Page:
For Jason Peters, 6th Pro Bowl means the most

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For Jason Peters, 6th Pro Bowl means the most

Jason Peters didn’t just come back. He came back as good as ever.

On Friday night, a year and a half after his second Achilles surgery, Peters was named to his sixth Pro Bowl team (see story).

Peters made the Pro Bowl in 2007 and 2008 with the Bills and 2009, 2010 and 2011 with the Eagles before missing all of last year as he tried to return to form after blowing out his Achilles twice in the spring of 2012.

At 31 years old and standing 345 pounds, it was anything but routine.

“Coming off two Achilles surgeries, and I was kind of banged up a little bit earlier in the year, it’s definitely my best one yet,” Peters said.

“This is really special. Two Achilles surgeries, people thought I wasn’t going to even be able to play football again -- the doctors -- especially after the second one. They didn’t think I was going to be able to play at a high level. They maybe thought that I could come back and play, but not at a high level.

“I never took it for granted. Every year, I try to work to make the Pro Bowl. And I just know, if I’m working to make the Pro Bowl, the team is going to succeed. If I’m playing good, the guys beside me are playing good and as a team we’re going to play good.

“So anytime you make the Pro Bowl, you have other players around you that’s going to be playing good as well.”

Peters missed part of the Green Bay game earlier this year with an assortment of nagging injuries, but he’s still played 952 of a possible 1,037 snaps this year, or 92 percent.

Peters and NFL rushing leader LeSean McCoy were the only Eagles named to the 2014 NFL Pro Bowl team.

“I know he’s happy because he kept calling me,” McCoy said Friday night. “‘Hey, have they called you yet? Do you know what’s going on?’

“I’m like, ‘No, man. I don’t know.’ This is the first year he’s acted like that, so this is big for him. I know it is. He kept asking me, ‘Do you know who made it?’ He kept calling me and he never does that.”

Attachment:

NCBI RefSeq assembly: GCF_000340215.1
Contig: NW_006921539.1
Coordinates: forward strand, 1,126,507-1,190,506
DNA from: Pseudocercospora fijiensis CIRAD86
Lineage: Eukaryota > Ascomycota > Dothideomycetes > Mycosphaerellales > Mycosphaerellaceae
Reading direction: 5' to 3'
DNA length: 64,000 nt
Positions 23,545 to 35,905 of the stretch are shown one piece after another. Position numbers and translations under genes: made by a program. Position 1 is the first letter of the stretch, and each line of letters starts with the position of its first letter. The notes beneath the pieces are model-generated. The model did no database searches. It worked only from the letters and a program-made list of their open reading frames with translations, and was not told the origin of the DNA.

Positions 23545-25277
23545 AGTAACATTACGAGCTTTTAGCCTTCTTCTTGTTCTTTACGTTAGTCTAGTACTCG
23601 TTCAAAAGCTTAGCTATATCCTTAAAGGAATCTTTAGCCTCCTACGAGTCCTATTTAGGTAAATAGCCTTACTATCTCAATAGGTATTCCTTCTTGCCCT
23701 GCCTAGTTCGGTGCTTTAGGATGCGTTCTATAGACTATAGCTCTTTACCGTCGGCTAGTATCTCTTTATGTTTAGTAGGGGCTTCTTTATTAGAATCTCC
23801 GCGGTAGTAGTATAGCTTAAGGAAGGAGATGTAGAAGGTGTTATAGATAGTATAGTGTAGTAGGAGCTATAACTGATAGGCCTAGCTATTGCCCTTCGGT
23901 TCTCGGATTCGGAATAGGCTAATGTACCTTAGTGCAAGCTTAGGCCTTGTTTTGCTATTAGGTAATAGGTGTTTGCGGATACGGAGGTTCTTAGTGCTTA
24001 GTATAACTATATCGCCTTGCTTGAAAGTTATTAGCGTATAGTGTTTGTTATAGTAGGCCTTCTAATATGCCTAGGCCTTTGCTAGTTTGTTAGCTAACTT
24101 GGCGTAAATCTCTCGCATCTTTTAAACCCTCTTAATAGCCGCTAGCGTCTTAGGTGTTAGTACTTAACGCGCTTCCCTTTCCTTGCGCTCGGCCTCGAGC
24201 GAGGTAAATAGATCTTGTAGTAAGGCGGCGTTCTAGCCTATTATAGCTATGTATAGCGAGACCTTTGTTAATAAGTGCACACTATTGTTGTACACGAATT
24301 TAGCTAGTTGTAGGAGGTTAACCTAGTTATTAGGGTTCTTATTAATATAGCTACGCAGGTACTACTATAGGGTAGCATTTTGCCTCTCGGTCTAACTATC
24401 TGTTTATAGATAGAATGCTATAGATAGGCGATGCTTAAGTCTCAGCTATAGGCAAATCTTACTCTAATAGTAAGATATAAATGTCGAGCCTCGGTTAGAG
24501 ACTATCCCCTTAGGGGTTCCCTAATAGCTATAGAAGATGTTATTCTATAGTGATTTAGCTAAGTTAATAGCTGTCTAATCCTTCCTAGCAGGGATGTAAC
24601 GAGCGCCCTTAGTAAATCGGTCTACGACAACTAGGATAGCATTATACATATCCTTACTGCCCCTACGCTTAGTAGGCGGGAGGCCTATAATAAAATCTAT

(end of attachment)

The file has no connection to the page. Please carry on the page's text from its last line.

The Eagles are second in the NFL with 421 yards per game, first with 162 rushing yards per game and second with 27.9 points per game.

With a win over the Cowboys Sunday night in Dallas, the Eagles will reach the playoffs for the first time since 2010.

“I think it’s a confidence booster,” McCoy said of Peters. “You get banged up and you get hurt, some people kind of write you off. It shows you the hard work and dedication to get back healthy and be the dominant player he once was and still is.

“I’m happy for him. He’s an unbelievable talent and a great teammate and a great person. He deserves it.”

Although Peters was selected to the Pro Bowl team, linemates Evan Mathis and Jason Kelce were snubbed.

In fact, right guard Todd Herremans Friday night tweeted as much, adding DeMeco Ryans and Trent Cole to his snub list:

Peters entered the NFL as an undrafted tight end before converting to offensive tackle in his second season.

Only three undrafted offensive linemen in history have been selected to more Pro Bowls: Hall of Famers Jim Otto (12) and Lou Groza (nine but mainly as a kicker) and Jay Hilgenberg (seven).

“He’s by far the best lineman I’ve ever played with in my career, from high school to college to the pros,” McCoy said. “He’s a combination of speed, power, intelligence, you name it. The guy is terrific. I’m happy to play with him. I feel like he makes my job a lot easier.”

Best of NFL: Seahawks hurt Tony Romo, pull away from Cowboys

Best of NFL: Seahawks hurt Tony Romo, pull away from Cowboys

SEATTLE -- Three plays were all it took for Dallas to get yet another injury scare surrounding Tony Romo.

The quarterback lasted just 90 seconds into the Cowboys' 27-17 preseason loss to the Seattle Seahawks on Thursday night before leaving with what appeared at first to be a potentially significant injury, but ended up being minor.

Romo was tackled from behind by Seattle's Cliff Avril on the third play from scrimmage as Romo scrambled from the pocket.

He immediately grabbed at his back, crumpled on the field while trainers sprinted from the Dallas sideline and images of Romo's injury problems from last year immediately flashed to mind.

Turned out it was all just a scare. Romo walked off the field without assistance, threw passes on the sideline and lobbied for a return to the game. Dallas coach Jason Garrett opted to play it safe and Romo donned a baseball hat as a spectator the rest of the night.

"I was just in shock and had my mind on just, `C'mon, Tony. Get up,'" Cowboys owner Jerry Jones told the team's TV broadcast.

"Said a few prayers right there in the middle on the spot. Really just couldn't imagine getting that hand dealt to us. We're pleased that it's in good shape. We obviously don't need to see what Tony can do out there."

What Romo saw was an impressive initial flash from rookie running back Ezekiel Elliott and a solid performance by backup QB Dak Prescott against one of the top defenses in the NFL.